About 50 GCC students were in the Forum Thursday afternoon to have their voices heard as they spoke out against bullying.
Bullying has become a national issue in recent weeks after five teens in separate cases took their own lives after suffering insults and embarrassment at the hands of people who ridiculed them.
"It's so hard to constantly hear about 13-14 year olds ending their lives, partly for not having an outlet, but more for not feeling safe," said Candice S. Faulring, an instructor of psychology and adviser to GCC's Gay-Straight Alliance, who organized the rally.
Several students took turns at the mic, either because they had been a victim of bullying -- whether over weight issues, shyness or being gay. Some students spoke about friends who had been bullying, and Maggie Rapp, 19, above with Faulring, told the story of a lesbian friend who took her own life.
"A lot of the pictures we have up are pictures of kids from around the country, but to hear the stories of bullying that's happening right in our own community, in Genesee County, in Batavia, in Oakfield, in Alabama, and from kids who are still relatively young and have the courage to get up and tell their stories, that means a lot to me," Faulring said.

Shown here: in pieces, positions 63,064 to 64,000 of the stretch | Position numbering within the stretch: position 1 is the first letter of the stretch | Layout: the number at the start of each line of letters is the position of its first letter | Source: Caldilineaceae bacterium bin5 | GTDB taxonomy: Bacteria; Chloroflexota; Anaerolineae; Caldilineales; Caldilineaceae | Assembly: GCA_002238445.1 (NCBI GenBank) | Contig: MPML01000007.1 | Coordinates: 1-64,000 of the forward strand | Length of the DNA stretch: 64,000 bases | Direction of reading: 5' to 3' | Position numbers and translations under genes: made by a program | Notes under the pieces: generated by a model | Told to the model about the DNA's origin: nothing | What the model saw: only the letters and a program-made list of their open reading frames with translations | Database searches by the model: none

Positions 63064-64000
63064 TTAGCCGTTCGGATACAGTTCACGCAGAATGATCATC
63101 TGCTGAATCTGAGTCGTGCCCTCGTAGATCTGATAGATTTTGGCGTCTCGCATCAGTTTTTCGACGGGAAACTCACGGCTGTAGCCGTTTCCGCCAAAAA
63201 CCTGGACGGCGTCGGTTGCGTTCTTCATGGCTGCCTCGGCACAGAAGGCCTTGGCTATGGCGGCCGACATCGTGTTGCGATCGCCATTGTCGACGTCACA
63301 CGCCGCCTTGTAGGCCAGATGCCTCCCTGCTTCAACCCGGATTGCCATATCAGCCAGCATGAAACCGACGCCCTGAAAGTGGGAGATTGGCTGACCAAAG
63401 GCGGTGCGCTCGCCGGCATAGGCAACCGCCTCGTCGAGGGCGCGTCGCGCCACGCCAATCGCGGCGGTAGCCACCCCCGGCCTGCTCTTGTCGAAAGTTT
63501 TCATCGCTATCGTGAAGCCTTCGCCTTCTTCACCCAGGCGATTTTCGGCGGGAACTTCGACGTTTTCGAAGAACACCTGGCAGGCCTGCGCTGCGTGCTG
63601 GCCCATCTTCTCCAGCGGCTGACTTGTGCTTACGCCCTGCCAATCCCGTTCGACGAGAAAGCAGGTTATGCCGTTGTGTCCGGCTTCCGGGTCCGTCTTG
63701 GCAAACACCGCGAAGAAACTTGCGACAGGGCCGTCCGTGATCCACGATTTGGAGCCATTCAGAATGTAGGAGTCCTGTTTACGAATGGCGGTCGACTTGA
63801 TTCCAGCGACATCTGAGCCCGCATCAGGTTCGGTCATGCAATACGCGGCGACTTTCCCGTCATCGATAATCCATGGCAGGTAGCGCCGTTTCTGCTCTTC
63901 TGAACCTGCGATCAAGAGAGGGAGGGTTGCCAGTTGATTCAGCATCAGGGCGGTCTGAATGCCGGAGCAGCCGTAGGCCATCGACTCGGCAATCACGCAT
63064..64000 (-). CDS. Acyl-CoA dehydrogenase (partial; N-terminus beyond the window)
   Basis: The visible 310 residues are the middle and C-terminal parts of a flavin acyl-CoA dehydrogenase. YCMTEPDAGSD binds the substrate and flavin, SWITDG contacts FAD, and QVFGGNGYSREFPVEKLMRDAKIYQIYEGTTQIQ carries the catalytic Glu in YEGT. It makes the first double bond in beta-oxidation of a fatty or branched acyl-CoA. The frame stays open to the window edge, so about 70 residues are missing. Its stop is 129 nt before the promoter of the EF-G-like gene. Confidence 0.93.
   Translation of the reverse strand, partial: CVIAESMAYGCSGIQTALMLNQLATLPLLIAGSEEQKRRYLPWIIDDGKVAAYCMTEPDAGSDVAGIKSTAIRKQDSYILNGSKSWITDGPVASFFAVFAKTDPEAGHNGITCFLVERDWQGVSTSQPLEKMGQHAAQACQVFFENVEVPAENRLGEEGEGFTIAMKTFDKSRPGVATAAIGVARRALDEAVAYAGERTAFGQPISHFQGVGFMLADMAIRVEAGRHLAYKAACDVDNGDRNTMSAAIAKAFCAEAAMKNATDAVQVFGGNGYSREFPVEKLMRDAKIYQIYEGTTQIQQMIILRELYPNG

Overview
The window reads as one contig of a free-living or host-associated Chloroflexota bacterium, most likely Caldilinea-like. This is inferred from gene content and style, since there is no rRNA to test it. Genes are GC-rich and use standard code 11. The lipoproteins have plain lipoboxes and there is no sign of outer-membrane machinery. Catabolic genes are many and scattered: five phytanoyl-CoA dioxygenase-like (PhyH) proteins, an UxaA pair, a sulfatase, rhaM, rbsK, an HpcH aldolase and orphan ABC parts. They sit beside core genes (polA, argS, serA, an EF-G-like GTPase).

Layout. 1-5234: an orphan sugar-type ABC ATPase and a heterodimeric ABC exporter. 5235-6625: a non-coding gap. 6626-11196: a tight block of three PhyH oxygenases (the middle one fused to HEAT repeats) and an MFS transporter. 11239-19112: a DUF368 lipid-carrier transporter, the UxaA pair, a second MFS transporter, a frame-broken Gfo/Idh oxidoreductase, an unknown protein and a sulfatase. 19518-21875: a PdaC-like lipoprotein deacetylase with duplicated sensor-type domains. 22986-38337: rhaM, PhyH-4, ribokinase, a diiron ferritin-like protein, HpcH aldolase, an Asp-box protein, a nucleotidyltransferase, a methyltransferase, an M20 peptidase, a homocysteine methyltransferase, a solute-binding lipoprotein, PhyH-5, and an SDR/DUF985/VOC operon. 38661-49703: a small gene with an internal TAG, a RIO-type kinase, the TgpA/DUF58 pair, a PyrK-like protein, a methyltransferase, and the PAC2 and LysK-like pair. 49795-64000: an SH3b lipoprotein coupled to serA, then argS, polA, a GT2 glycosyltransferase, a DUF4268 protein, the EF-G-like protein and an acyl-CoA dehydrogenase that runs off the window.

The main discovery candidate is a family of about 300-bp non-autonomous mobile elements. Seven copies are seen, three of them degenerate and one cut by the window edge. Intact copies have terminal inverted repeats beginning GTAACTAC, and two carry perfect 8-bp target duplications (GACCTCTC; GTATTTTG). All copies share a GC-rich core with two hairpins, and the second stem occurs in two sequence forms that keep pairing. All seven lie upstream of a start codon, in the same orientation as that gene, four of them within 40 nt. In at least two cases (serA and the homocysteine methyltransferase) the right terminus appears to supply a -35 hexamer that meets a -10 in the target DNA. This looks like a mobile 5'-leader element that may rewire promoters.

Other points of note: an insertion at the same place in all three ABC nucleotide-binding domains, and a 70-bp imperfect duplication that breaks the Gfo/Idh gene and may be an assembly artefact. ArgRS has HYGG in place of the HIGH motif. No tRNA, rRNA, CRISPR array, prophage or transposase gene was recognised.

Students said they want people to understand that being mean to people just because they're different isn't acceptable behavior.
"I just feel it's wrong because all people are different," said Megan Matthews, 19, from Alexander. "We should just all get along. There's nothing wrong with being different."
Sarah Tuttle, 23, of Albion, and a representative of the Gay-Straight Alliance, said she's most concerned about bullying of gays and that bullying of lesbians hasn't gotten much media attention in recent weeks, but it should.
"There is no norm," Tuttle said. "Everything is normal. If you're gay, if you're male, if you're female, African-American, Asian, white, whatever, you're all the same."
According to Faulring, bullying has gotten worse in recent years because it is no longer limited to just the schoolyard boundaries.
"When I was a kid, I knew when I got home I didn't have to worry about getting a text message or what people might say on Facebook," Faulring said.
Faulring said she plans to continue to push the anti-bullying message, including making a documentary of the stories of Genesee County residents who have been victims of bullies and how they overcame it.